Shut Up Hannibal: Real Life
- Literally, from Rome to Hannibal Barca seven years after the Battle of Zama, whereupon the latter was removed from the leadership of Carthage and forced into exile.
- During World War One, the German colonial troops in Africa were led by Paul von Lettow-Vorbeck. Under his extremely effective leadership and completely cut off from German supply, white Germans and black Askaris waged the most brilliant campaign of the war, when his 14,000 soldiers held down a British force of over 300,000 and became the only German soldiers to invade imperial British territory. After Germany's defeat and the beginning of the Nazizeit, the elderly general was offered the position of Ambassador to Britain by Adolf Hitler personally. What von Lettow-Vorbeck said is not precisely recorded, but they say that when someone said they had heard the old general had "told Hitler to go fuck himself," the nephew responded, "I don't think he put it that politely."
- An interesting Real Life occurrence occurred on Indian reservations in The Thirties. The Nazis thought Indians had little loyalty to America and would help them. In addition, the Nazis saw Indians as lost Aryans. Further, they saw their plans for the Jews as little different than if Indians killed all the white people, which they figured Indians wanted to do. So a lot of Nazi propaganda was distributed on reservations by German anthropologists (also collecting intelligence in case Indian languages were used as codes). The result? Possibly the most epic Shut Up, Hannibal! ever: tribes declared war (or renewed declarations of war from the last time) on Germany even before the United States did. Fascist and Nazi ideas were outlawed. And when the United States finally did declare war, Indians from their mid-teens all the way to their forties signed up, lying about their age when need be. And of course—the Germans couldn't tackle every Indian language, and thus the Navajo language was used by the US military as yet another critical part of the Allies' giant intelligence advantage in the War.
- During a speech in his presidential campaign in San Diego, Ronald Reagan was being interrupted by a heckler insulting him. Reagan, tired from the campaign trail, simply said "Oh, shut up!" and the crowd gave a standing ovation.
- During a Frank Zappa concert, a heckler shouted to a police officer "Take off that uniform before it's too late!", to which Zappa replies "Everyone in this room is wearing a uniform and don't kid yourself". When the heckler tries stirring things up again, Zappa simply tells him "You'll hurt your throat, stop that!" The conversation can be heard at the end of "The Little House I Used To Live In", off his Burnt Weenie Sandwich album.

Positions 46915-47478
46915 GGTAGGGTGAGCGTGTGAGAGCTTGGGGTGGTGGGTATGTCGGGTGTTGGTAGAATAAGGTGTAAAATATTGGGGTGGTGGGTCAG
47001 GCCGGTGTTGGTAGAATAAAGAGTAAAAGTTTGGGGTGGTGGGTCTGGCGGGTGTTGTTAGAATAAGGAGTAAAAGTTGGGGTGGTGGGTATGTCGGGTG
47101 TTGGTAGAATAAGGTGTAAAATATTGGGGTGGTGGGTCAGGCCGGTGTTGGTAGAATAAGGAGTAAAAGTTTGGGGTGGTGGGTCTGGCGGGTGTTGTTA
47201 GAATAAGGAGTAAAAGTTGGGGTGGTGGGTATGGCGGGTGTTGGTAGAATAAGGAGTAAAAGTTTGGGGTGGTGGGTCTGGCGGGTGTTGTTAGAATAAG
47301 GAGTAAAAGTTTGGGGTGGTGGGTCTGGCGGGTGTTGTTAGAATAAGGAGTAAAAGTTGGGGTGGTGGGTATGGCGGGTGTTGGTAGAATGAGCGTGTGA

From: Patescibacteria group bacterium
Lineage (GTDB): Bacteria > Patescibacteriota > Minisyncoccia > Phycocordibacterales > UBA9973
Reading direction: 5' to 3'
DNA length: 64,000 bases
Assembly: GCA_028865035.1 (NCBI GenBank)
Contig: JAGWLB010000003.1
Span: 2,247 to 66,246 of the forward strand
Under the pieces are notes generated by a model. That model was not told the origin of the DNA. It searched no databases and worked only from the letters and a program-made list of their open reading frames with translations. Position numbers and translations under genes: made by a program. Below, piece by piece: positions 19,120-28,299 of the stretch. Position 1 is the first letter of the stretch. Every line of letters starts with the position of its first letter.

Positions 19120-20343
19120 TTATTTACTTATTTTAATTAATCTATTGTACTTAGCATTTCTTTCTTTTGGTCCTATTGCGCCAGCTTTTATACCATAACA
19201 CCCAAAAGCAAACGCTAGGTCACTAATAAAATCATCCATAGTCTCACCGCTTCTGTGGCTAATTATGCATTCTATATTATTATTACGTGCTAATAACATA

- Thousands of Norwegians respond to the destruction caused during the Oslo Bombings... with roses and song.
- All together now: "Senator, you're no Jack Kennedy."
- The Sultan of the Ottoman Empire once ordered the unconditional surrender of the Cossacks to his rule. In response, the Cossacks responded with a written reply that stated only "Fuck thine own mother" twice. Though another version has them write a much longer reply, but still filled with hilarious obscenities.
- On April 28, 1988, the TV-broadcast French presidential debate occurs between then President François Mitterand (left-wing) and his current Prime minister, right-wing Jacques Chirac. After two years of "cohabitation", the tensions between them are already well-known, but it reaches its peak when Chirac says, "Allow me to say that this evening, I am not the Prime minister, and you are not the President of the Republic: we are two candidates... equals... and that submit themselves to the judgment of the French... the only one that counts. You will therefore permit me to call you Monsieur Mitterrand!" Then, Mitterrand answers "You are perfectly right about that, Mister Prime minister". What happens next? Until the end of the debate, Chirac calls his adversary "Mister President". He lost the election, until the next one.
- This open letter to Donald Trump concerning his 2015 remarks about Mexican immigrants.
- At the Congo's independence ceremony in June 1960, the Belgian King Leopold gave a pompous speech on all the contributions the Belgian's made in the country. Patrice Lumumba, however, called out the Belgian government for its mistreatment of the Congolese throughout its history.
Patrice Lumumba: We have known ironies, insults, blows that we endured morning, noon and evening, because we are Negroes. Who will forget that to a Black one said “tu”, certainly not as to a friend, but because the more honorable “vous” was reserved for whites alone?